My children grew in my womb, I nourished them with my body in womb and out of it, I have crawled out of bed countless times to answer their cries, I have dried their tears, felt their breath on my cheek, watched them go through hardships and overcome them, I have sacrificed for their greater good and I would give my life for them. Whatever it took, I would stand in for them if it meant I could save their life. I would never do this for a pet. Why? Because human life is more precious than any animal. That is hard to hear, but it is the truth and we insult every single child out there by saying that a kitty, or a doggy, or a bird, or a gerbil has the same value as a human child.

As Catholics, we are taught by the Church to take care of God’s creatures, for by their “mere existence they bless God and give Him glory.” The Church goes on to say that we owe animals “kindness” and should appreciate all that they give to our lives in the way of food, clothing, work, and companionship. But, the Church also stresses that “one can love animals; but one should not direct to them the affection due only to persons.” CCC 2415-2418

It is an insult to those parents that have laid to rest their children when our culture equates an animal’s death as somehow having the same impact as the death of a child. We all know this instinctively by the way we respond to a pet’s death. When someone hears a pet has died, we feel bad, offer some consoling words, and maybe share a story about our favorite pet. When a child dies, it is devastating beyond words. Many of us don’t know what to say or and we feel so badly for the family that we try to find ways to support them. We all instinctively know that this situation is on another level.

There is nothing wrong with loving a pet. There is nothing wrong with making them a part of your family. There is nothing wrong with missing them or grieving them when they die. I know that there are some extraordinary pets out there–ones that have even saved lives and given lots of companionship and friendship when one has none. We should all treat pets with care and love. All these things are good and right. What is wrong is to put a pet on par with a human child–one made in the image and likeness of God.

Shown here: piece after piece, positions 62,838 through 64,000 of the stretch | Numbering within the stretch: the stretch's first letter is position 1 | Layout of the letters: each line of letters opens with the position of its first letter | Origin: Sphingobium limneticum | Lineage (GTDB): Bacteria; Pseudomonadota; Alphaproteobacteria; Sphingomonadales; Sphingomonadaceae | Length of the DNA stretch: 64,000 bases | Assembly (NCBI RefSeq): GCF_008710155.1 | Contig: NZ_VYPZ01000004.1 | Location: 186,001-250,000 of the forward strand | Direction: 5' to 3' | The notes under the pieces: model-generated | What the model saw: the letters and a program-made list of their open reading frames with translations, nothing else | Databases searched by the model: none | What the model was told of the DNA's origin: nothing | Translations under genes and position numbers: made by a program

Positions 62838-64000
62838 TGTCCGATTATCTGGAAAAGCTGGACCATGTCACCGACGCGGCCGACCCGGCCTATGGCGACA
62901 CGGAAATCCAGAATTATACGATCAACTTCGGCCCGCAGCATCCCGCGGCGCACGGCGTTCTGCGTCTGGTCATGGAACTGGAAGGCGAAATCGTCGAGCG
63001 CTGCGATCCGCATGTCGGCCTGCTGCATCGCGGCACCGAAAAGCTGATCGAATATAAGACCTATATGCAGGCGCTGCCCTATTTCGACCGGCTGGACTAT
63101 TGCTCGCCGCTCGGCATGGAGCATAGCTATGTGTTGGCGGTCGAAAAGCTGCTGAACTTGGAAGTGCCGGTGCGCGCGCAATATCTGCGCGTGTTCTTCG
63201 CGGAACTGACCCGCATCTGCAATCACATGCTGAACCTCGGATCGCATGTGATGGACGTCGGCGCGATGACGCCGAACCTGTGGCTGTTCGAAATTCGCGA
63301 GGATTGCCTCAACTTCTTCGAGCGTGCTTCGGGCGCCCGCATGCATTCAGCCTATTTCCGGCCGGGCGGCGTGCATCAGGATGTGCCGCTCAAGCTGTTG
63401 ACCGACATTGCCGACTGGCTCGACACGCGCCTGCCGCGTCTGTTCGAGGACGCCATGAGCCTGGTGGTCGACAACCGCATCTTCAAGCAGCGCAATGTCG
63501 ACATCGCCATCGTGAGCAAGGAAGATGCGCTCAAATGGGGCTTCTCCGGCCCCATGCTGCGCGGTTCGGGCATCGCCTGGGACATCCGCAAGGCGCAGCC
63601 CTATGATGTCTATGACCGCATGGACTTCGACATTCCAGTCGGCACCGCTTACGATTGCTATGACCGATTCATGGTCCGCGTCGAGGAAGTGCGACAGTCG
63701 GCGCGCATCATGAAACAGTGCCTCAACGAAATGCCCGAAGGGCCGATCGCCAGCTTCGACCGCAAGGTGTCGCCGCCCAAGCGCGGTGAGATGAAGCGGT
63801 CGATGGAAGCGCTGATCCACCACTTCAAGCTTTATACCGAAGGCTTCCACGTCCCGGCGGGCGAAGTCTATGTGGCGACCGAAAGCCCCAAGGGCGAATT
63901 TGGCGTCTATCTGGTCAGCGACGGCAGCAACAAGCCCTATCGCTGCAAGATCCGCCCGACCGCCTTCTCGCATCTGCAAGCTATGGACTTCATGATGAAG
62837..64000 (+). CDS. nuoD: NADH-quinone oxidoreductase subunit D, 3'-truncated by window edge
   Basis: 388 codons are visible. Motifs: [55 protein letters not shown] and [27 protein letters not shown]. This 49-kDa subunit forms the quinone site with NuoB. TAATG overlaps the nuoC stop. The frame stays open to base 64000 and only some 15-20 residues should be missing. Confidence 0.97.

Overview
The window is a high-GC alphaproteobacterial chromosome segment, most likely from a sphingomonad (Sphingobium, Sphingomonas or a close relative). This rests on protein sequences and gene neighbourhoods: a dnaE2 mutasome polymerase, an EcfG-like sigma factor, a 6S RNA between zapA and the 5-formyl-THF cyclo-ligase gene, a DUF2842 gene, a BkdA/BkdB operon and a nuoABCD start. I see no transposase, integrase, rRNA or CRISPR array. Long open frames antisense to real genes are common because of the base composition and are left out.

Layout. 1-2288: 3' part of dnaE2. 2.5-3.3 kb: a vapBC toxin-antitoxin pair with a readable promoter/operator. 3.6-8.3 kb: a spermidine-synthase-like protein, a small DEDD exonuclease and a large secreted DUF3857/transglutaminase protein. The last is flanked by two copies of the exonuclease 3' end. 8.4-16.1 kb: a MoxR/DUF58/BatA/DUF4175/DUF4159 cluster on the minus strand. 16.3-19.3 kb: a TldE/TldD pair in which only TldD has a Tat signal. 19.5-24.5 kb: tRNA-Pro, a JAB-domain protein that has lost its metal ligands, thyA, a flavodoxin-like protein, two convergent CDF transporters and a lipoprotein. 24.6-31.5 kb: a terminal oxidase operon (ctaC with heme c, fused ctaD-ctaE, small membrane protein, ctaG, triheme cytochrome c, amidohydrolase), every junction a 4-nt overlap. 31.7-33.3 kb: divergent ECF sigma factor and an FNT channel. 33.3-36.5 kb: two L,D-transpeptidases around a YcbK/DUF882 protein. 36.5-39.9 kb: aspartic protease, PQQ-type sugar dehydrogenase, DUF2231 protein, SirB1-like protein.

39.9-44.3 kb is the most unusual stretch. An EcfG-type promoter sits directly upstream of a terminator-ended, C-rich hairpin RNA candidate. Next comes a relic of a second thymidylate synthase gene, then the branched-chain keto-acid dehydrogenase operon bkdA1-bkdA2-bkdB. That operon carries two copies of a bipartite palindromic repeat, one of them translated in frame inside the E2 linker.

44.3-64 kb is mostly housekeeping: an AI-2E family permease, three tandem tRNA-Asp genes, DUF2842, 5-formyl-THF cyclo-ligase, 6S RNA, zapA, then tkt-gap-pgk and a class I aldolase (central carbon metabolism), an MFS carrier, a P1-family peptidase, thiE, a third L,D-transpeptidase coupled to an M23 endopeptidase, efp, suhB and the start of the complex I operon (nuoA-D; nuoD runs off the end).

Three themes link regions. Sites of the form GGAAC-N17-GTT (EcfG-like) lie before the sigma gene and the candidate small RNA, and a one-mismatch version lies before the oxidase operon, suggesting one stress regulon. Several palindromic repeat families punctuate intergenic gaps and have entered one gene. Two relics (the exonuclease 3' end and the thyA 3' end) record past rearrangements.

By placing pets in their proper place, it does them no injustice. They don’t know that they are called pets instead of children. But, my placing them at the same level as children, it does an injustice to kids, because they can hear and see us make the comparison.

When I was seventeen, I was driving home one night from my boyfriend’s house. It was dark out and I was being attentive to the road when out of the blue, this huge white dog just appeared on the highway. I didn’t see him run out on the road and it happened so fast, I had zero time to respond. I just hit him head on going 60 mph. When I looked in my rearview mirror, I didn’t see him lying on the road and I didn’t know where he went. Because of the late hour and being on a highway, I didn’t pull over. I was so badly shaken and sad that I just started bawling my eyes out. I felt so horrible, because I knew that the dog could not have survived the impact. I bawled the whole way home and when I got inside my mom was sitting in the kitchen talking with a friend. She saw my tears and my heaving and a look of panic spread over her face. She rushed to me and asked me what was wrong and through choked sobs I told her what had happened. She held me and tried to console me, but I was pretty upset. She suggested we call the local vet and have him go look for the dog to make sure that he had, in fact, died. Our vet went out, found him and confirmed that he had died. He took him back to his office so that he wouldn’t just be left there on the side of the road. It was a very sad night for me.

I think sometimes of that night and how sad I was that I had accidentally taken the life of that poor dog. It’s definitely a sad memory for me. However, if that dog had been a person, I would have be haunted for the rest of my life.

 

9 comments

  1. momstersraisingmonsters says:

    Thank you for this! It makes me so angry when people treat animals like people. One time I went to someone’s house, and my 1 year old son was afraid of the dog. The dog was jumping on him trying to play, and he was screaming in fear. And the woman whose house it was came over, saying “I’m so sorry. It’s ok, he doesn’t understand.” She was so compassionate, I thought she was talking to my son…. But she was talking to the dog. I was horrified that she had zero compassion for my terrified son, but was consoling the dog because my son didn’t understand that it wasn’t going to hurt him.